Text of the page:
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Reb Tirzah’s Omer Journey: Week One

Week One of the Omer: (March 31 through April 6)

Week of Chesed (Loving Kindness)

Middah of the Week: Emunah~Faith in God’s Largesse

Image for the Week: Honey from the Rock

Text I: Psalm 81:17

Then (Hashem)will feed us cream of the wheat, and from the rock, honey.
U-mi-tzur d’vahsh ahs-bi-echa

Overview: Every Sephirah has a cosmic/divine face and a personal one. We can attune and harmonize ourselves to the former, so as to develop and refine the latter. Chesed is pure love. As the first sephirah to emerge from the womb of Binah and the upper sephirot, Chesed is the expression of God’s love and grace in the universe. In human beings Chesed takes the form of EMUNAH, or faith that life will provide for us and sustain us. When we have this faith, gratitude follows and sharing with others comes naturally.

Cultivating emunah, faith, is an essential aspect of Chesed because for Hashem’s grace to broadcast into the world, we must be there to acknowledge and receive it. There is a mystical relationship between our faith and openhearted receiving of God’s gifts and the flow of bounty in our lives.

As spring breaks forth in our rocky country, we shed the winter in our hearts and miraculously regain our playfulness; renew our friendships; remember the sheer goodness of life. God’s gifts, like honey from a rock, show up where we thought there was only harshness. We give thanks and pass the gifts along.

Text II: Zohar (III 128):

I believe with perfect faith that the holy blessed One, in his glory, directly sent a taste of freely bestowed Chesed to me. And through an arousal from above, (sends) the kind dew of generosity to help and redeem me.”

Text III: No-am Elyon A Teaching from Reb Shlomo Carlebach tz”l

Reb Nachman talks about some thing called No-am Elyon, a kind of holy sweetness which flows down from Heaven. This sweetness is so whole, that if your mind isn’t whole, and if your emotions aren’t whole then you can’t taste it. You don’t have the palate in which G-d can give you the taste of holy sweetness.

Matzo is the simplest bread in the world, just flour and water. No salt, no pepper. Reb Nachman says that on Yom Tov the No-am Elyon flows from Heaven in simplicity. If you are not whole, you cannot receive it. The matza we eat gives over to us its simplicity, wholeness. Matza tastes so good because it is a piece of the sweetness of No-am Elyon.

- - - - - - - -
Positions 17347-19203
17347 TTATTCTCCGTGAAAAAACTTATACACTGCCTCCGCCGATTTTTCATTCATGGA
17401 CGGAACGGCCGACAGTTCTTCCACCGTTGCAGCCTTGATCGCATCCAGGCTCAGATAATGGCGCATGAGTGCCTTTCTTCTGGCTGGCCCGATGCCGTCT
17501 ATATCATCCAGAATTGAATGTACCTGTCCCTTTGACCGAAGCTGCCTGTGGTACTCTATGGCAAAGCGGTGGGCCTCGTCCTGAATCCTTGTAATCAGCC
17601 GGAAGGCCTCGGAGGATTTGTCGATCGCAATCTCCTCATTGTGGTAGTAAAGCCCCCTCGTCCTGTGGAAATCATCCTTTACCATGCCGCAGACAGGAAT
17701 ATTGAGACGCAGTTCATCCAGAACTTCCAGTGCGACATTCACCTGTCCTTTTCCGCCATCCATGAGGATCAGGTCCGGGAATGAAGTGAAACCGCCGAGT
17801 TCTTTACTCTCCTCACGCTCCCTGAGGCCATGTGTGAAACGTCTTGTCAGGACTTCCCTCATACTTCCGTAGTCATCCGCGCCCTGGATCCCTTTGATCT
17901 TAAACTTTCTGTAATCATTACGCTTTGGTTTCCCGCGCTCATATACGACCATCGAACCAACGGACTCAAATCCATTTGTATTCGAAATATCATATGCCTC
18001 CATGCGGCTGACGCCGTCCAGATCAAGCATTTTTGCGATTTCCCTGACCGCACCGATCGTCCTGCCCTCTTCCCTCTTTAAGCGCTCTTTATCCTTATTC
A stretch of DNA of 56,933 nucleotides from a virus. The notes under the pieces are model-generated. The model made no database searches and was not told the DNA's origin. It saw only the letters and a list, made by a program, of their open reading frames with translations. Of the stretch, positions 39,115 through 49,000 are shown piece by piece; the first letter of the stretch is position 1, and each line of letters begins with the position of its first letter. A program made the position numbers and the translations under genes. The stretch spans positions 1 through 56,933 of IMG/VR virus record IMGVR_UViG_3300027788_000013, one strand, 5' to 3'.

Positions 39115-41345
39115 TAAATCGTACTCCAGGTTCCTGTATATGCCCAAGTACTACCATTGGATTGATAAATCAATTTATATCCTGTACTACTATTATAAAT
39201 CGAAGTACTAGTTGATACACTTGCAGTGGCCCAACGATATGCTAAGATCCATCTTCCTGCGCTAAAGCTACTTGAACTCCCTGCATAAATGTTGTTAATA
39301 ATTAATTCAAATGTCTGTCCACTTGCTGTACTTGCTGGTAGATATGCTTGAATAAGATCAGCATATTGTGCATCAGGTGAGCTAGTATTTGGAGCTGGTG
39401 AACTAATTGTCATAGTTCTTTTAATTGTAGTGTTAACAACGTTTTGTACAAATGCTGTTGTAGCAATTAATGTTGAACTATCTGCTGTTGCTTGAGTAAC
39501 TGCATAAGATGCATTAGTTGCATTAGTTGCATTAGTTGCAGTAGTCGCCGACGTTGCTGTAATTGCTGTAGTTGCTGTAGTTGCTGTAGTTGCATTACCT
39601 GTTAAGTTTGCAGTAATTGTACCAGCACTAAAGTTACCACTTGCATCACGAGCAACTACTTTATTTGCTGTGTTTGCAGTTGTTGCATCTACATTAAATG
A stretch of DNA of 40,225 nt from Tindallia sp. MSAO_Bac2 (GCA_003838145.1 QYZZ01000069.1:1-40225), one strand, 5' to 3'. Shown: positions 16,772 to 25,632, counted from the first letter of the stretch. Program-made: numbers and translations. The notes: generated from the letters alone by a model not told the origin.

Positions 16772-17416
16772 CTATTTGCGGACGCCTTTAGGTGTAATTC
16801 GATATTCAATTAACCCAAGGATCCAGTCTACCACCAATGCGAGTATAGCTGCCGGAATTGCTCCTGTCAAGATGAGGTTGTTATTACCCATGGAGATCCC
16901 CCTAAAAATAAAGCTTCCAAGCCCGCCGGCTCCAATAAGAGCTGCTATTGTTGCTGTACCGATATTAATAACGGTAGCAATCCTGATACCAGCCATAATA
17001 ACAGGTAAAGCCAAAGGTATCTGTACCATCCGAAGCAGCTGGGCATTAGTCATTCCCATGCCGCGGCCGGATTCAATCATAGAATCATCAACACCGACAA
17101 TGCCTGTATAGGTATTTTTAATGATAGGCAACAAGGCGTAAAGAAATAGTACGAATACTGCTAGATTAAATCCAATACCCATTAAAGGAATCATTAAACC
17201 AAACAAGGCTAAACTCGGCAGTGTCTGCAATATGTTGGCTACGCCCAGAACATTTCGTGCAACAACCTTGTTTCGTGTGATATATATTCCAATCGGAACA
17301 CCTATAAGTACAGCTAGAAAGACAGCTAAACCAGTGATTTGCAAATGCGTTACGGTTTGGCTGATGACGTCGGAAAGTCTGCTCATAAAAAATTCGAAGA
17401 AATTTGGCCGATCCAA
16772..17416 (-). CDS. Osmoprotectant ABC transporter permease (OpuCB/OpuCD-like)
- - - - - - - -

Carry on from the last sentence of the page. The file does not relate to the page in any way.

What makes us so perverted? We put so much work into our little piece of bread. What do people do for the few rubles they make? They put their whole heart and soul into it, and each time they do, they become more and more slaves.

The matza we eat on Pesach doesn’t take much time to make. We put the least amount of time into our food, and the rest of the time we have is for doing great things, to be free. When you eat the matza you really have to be with it, you can’t talk or joke. The piece has to be really big, and you sit and mamash eat matza. Once a year there is a mitzvah to eat, we are commanded to eat matza. Okay. It is also a mitzvah to eat on Shabbos, but it is not on the same level.

On Shabbos we have to be happy, oneg Shabbos, so we make ourselves happy by eating. On Seder night, we fulfil the biggest mitzvah in the world when we are eating matza. The holy Sanzer would sit after the Seder, and put his hands on his stomach, and say “Oy! Tonight my stomach did so many mitzvos!”

The afikomen, the last piece of matza is really not from this world. We put it away, we hide it, and then we eat it. It is coming from a completely hidden world. When we eat the afikomen, all our prayers are answered in that moment.

On Pesach we celebrate freedom, which means that G-d in Heaven opens the gates of freedom. This world is just a vessel for higher worlds, so something is happening in Heaven on Pesach night, and actually the whole month of Nisan, the month of freedom. We see all of nature becoming free. All the little seeds who were sitting under the earth and crying are now coming out, becoming free. Everything begins to grow.

TEXTS IV & V: Jelaluddin Rumi (13th Century, Persia)

Spring, and no one can be still,
with all the messages coming through.
We walk outside as though going to meet visitors,
wild roses trilliums by the water.

A tight knot loosens.
Something which died in December
lifts a head out,
and opens.


Spring, and everything outside is growing, even the tall cypress tree.
We must not leave this place.
Around the lip of the cup we share, these words:
My Life Is Not Mine

from These Branching Moments, Copper Beach Press

About Rabbi Tirzah Firestone

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